Moratorium On The Issuance Of Spectrum And Broadcasting Service Licenses

The Communications Regulatory Authority of Namibia (CRAN) is an independent regulator established in terms of Section 4 of the Commu-nications Act (No. 8 of 2009) (herein after referred to as the Act).

CRAN is mandated to regulate telecommunication services and net-works, broad-casting services, postal services and the use and allocation of radio spectrum. In November 2018 the Authority in accordance with its rule making process granted members of the public (by way of a public notice) an opportunity to make written sub-missions (within a period of fourteen (14) days) on its intent to impose a fifteen (15) month moratorium on the issuance of Spectrum Licenses in the frequency band 87.5 – 108 MHz, for the provision of analogue FM radio broad-casting services and Broadcasting Service Licenses, where the provision of such broadcasting services entails the use of radio waves in the aforementioned spectrum band as contemplated in Section 101(6) and (8) of the Act.
“The Authority here-with gives notice that the fifteen (15) month moratorium is imposed effective from 22 January 2019 as per the Government Ga-zette No. 6826 under general notice no. 5” states Festus K. Mbandeka, Chief Executive Officer, CRAN.
As set out in the Frequency Band Plan of Namibia, the frequency band 87.5 – 108 MHz is currently allocated to analogue FM radio broad-casting and this is the only spectrum band that may be utilised for analogue FM radio broadcasting. The increase in the number of broadcasting service licensees has thus resulted in the scarcity of analogue FM spectrum in most geographical areas in Namibia, particularly in urban areas.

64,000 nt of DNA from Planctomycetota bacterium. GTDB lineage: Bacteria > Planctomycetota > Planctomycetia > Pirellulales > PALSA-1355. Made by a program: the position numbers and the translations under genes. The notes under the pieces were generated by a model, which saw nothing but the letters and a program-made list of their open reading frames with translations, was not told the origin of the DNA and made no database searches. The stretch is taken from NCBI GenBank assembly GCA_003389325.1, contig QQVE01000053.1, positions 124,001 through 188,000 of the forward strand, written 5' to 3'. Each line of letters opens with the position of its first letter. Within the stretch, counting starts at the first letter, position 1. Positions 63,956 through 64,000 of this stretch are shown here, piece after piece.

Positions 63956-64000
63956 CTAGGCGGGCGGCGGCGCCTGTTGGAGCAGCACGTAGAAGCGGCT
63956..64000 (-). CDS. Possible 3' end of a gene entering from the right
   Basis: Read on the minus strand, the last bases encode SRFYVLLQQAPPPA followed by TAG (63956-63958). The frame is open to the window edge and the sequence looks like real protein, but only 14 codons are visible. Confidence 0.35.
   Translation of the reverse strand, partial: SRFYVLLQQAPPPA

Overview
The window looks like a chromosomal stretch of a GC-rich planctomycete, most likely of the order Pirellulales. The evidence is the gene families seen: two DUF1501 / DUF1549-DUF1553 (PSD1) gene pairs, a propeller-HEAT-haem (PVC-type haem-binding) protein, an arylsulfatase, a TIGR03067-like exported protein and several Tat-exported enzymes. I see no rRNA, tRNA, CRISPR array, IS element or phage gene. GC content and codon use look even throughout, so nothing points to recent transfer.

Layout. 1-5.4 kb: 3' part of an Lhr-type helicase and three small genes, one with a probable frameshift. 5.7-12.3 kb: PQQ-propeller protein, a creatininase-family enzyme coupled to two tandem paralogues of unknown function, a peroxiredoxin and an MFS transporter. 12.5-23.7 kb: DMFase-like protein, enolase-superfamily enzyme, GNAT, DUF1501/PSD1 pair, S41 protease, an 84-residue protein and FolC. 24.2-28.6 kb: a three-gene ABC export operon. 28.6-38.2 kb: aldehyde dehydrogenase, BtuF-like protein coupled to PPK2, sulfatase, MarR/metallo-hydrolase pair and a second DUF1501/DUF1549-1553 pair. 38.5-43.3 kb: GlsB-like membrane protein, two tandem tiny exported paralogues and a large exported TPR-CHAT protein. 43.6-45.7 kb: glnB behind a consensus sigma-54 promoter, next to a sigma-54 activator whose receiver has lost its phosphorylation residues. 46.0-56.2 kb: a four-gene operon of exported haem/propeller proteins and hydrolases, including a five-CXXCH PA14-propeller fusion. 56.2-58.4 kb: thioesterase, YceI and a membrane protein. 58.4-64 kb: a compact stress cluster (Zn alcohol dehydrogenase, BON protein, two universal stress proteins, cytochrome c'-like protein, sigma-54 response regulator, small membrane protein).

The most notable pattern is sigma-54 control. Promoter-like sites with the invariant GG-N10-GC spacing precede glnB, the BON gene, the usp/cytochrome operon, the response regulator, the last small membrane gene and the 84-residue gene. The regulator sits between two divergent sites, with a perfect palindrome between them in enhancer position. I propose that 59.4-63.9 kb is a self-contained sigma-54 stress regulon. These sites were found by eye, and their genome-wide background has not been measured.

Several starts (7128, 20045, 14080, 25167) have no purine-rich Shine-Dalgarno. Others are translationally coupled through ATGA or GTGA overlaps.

The Authority there-fore intends to con-duct a review of the Frequency Channeling Plan for analogue FM radio broadcasting. The review will require a detailed spectrum analysis, coverage predictions, cross border coordination and analysis of various transmitter power out-puts to ensure maxi-mum use of the avail-able radio frequency spectrum.
“The Frequency Channelling Plan review will therefore ensure that radio frequency spectrum is optimally utilized and managed in an orderly, efficient and effective manner, as contemplated in Section 99 of the Act” said Mbandeka. In order to conduct the review for the Frequency Channel-ling Plan, it is necessary to ensure a static database of assigned spectrum in order to permit for an analysis of available spectrum, consider possible changes in frequency assignments and carry out coverage predictions, and conduct an assessment in respect of power outputs and other technical requirements. It is therefore not possible to complete the review of the spectrum database while concurrently awarding new spectrum licenses to broadcasting service licensees or amend existing spectrum licences.
As a result thereof, the imposition of a moratorium on applications for Spectrum Licenses is extended to applications for Broadcasting Service Licenses, should the applicant intend to use radio waves to provide FM Radio broadcasting services.

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